The wolf-girl felt perhaps as uncomfortable as the deer did now that the one who had brought her here had left, even if it was only for a moment. When she returned with food, however, her eyes lit up briefly on the plate, then up to the woman. The golden depths held a thankfulness one might see in the eyes of a starving dog, for all the world like she was a savior. Has she still possessed a tail it might have beat the floor briefly in thanks. Still, as she looked back down at the plate she was hesitant. She leaned her face down towards it and sniffed carefully. Anything smelled good right now, because she was starving, but the food here was not her normal fare. She tried to grab food delicately with her mouth, but merely ended up with egg yolk on her nose and lips, which she licked off carefully, unwilling to waste a drop. She found that her nose was in the way, and her face too flat to grab food properly. She brought a hand to her face as though realizing this fact for the first time, which she probably was. The simple action reminded her too that she had hands, something with which to grasp. She tried again, this time grabbing food awkwardly, then bringing it to her mouth. She found this was more effective, though her watchers probably did not appreciate the mess she was making. This was her first attempt at food since the change, and she was not particularly enjoying these challenges herself. Regardless of figuring out how to eat her food with her hands, she lapped from the water bowl with her tongue, but found that she could not scoop water properly either anymore. Her tongue was too thick and short. As a result, eating and drinking was proving quite the task. Fortunately, a wolf pays little heed to emotions such as embarrassment, though she was beginning to get frustrated by her own lack of coordination.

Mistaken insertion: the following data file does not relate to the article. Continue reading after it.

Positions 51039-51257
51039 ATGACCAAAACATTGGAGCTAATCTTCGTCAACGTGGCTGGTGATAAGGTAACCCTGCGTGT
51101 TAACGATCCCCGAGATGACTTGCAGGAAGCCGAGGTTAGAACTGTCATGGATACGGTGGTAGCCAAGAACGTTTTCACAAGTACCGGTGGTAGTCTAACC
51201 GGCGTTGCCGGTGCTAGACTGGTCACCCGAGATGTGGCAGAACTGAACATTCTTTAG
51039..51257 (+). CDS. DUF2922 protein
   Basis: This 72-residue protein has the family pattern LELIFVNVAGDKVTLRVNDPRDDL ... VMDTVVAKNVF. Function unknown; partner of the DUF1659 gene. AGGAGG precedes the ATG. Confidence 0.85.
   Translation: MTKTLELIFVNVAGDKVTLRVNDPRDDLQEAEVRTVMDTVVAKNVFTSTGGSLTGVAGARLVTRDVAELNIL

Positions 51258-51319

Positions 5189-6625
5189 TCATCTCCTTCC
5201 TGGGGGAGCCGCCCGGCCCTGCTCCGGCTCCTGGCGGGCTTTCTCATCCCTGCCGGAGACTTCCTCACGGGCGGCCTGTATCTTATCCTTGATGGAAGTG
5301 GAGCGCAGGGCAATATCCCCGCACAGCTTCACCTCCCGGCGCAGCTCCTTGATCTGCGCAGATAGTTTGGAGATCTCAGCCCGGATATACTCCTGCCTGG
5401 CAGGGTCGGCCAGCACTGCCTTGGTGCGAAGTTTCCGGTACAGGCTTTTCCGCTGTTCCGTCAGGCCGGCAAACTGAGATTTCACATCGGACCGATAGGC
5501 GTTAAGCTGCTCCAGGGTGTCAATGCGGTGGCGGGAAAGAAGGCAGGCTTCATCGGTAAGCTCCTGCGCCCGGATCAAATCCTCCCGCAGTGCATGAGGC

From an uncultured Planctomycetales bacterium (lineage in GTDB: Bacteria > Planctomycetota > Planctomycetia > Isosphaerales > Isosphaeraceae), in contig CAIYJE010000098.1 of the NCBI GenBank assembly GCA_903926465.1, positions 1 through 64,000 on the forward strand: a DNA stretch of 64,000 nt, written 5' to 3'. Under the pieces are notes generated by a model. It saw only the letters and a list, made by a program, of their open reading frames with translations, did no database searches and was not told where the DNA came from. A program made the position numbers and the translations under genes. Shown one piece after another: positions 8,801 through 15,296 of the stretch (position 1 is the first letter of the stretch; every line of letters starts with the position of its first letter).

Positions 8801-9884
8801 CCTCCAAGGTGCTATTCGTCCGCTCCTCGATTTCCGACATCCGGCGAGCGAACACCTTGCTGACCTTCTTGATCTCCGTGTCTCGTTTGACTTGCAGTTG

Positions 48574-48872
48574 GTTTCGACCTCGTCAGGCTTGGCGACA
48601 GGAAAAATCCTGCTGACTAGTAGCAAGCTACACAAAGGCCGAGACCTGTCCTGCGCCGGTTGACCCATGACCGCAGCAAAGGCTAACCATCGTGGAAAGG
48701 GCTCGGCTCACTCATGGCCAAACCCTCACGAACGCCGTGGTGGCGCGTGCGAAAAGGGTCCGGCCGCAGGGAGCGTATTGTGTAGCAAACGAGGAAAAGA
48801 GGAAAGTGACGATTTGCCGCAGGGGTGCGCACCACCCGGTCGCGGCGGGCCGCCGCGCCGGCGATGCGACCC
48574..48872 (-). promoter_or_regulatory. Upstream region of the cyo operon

After a short while of getting some food into her body, though, she risked a glance back at the deer creature. She had since managed to fold her legs a little more gracefully underneath her body, but the cloak was almost totally forgotten in the excitement of finally getting something to eat. The wolf-girl looked him over carefully from her seat on the ground, but it was a significantly less predatory look, and she mostly only snuck glances. Under normal circumstances, she would likely never hunt a deer like him anyway. He was in prime physical condition, and her pack usually went for the very old, weak, sick, or very young. It was only practical. Now that she looked at him with a clearer head, she remembered why he looked familiar. Only once briefly had she encountered water since the transformation, and upon seeing herself in the water she had been both panicked and mesmerized. What she saw on him now was similar to her own strange markings, but different, and not the same color. Hers had been a deep, dark green, almost black in their coloration, contrasting sharply against her pale skin. His were a lighter color, similar to the sky on clear days. She knew they were somehow connected, the markings on both of them, but didn't know how.